E. Coli Not Under Control Yet: More Cases Develop in the US 

A recent article broke on CNN’s website detailing an increase in a deadly E. coli outbreak across 15 states:

  • California
  • Connecticut
  • Illinois
  • Indiana
  • Maryland
  • Michigan
  • Nebraska
  • New Hampshire
  • New Jersey
  • New York
  • Ohio
  • Pennsylvania
  • Vermont
  • Virginia
  • Washington

The Centers for Disease Control and Prevention (CDC) have totaled the number of people infected to 24—nine of which have been hospitalized and two of whom are suffering from a form of kidney failure brought on by the infection. For one human being, the worst became reality and the infection lead to death.

In particular, New Jersey and New York hit close to home as we see patients from both states on a regular basis. What’s even more alarming is that the CDC is stating the likely cause of the outbreak leafy greens, which typically have a short shelf life.

At Gastroenterology Associates of New Jersey (GANJ), do our best to educate the public on the dangers of foodborne illness as well as measures to take to avoid foodborne illness, especially in the winter months where germs have little to no escape from heated homes and restaurants.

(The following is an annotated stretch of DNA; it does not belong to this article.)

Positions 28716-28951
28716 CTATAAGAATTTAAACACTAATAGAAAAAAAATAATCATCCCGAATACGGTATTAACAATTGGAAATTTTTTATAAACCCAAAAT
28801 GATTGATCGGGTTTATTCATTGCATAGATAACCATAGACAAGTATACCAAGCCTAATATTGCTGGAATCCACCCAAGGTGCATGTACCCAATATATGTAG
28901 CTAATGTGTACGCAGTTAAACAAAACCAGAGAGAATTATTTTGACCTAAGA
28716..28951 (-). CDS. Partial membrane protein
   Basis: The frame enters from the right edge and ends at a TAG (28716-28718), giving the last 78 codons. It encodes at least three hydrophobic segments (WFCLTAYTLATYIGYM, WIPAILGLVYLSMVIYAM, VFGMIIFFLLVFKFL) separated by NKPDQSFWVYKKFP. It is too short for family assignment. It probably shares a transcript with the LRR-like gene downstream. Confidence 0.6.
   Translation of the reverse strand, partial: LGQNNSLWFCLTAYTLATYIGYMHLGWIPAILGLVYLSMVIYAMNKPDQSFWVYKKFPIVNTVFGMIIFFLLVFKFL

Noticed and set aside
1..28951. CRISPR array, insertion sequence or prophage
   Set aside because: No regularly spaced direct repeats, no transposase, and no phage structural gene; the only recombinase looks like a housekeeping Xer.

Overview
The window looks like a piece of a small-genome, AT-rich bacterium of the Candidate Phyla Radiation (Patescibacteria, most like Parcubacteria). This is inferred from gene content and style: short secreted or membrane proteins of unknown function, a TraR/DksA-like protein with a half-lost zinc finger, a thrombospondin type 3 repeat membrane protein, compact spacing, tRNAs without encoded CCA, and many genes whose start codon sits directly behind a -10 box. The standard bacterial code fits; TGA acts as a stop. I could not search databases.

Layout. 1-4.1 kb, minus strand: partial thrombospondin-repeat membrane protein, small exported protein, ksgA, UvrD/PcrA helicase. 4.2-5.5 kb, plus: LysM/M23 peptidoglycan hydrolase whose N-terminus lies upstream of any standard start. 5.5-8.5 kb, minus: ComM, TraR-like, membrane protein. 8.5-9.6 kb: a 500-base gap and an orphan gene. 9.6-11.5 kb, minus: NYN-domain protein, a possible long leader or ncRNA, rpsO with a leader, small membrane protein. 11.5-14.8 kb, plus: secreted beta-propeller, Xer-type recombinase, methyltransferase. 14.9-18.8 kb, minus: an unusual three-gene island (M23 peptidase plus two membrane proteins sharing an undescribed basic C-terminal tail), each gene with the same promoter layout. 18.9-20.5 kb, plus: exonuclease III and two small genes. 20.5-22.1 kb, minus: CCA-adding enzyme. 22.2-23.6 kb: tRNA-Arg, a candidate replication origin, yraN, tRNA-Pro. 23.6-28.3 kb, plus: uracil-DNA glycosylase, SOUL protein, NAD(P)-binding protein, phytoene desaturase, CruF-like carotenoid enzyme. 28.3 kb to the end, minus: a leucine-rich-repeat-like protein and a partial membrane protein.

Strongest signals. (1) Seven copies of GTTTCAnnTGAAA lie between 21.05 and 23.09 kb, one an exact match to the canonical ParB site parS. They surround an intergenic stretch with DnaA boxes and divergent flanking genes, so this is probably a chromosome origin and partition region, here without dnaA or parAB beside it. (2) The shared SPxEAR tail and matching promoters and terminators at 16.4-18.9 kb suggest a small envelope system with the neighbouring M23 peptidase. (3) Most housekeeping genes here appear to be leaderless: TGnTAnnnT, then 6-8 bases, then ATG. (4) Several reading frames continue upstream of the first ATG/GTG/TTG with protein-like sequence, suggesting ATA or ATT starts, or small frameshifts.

Preventing Foodborne Illness

Tips for steering clear of foodborne illness include:

  • Carefully washing your hands, and often. We recommend always washing before cooking or cleaning and after touching any raw meat
  • Not drinking/eating foods or liquids that have run past their listed expiration date
  • Do not prepare, serve, or eat food on/with dishes and utensils that have had any contact with raw meat, poultry, fish or eggs
  • Paying attention to all steps to ensure proper defrosting, plating, and sell-by instructions

How to Treat Foodborne Illness

In extreme cases such as E. coli, hospitalization is required. From there, medical professionals will determine the best course of action to contain and beat the bacteria that has spread or made you ill. More mild cases of food poising do not have a cure, rather the individual will have to let the virus or bacteria run its course. During this time, you will treat the illness as you would a stomach virus and ensure your body gets plenty of rest, water and electrolytes. Generally, anti-diarrheal medications should be avoided as this delays the elimination of organisms and toxins. 

Seek emergency medical assistance if:

Symptoms are severe—such as abdominal pain or bloody diarrhea—within 24 hours after consumption. Severe dehydration can also warrant emergency assistance as it can be fatal if left untreated.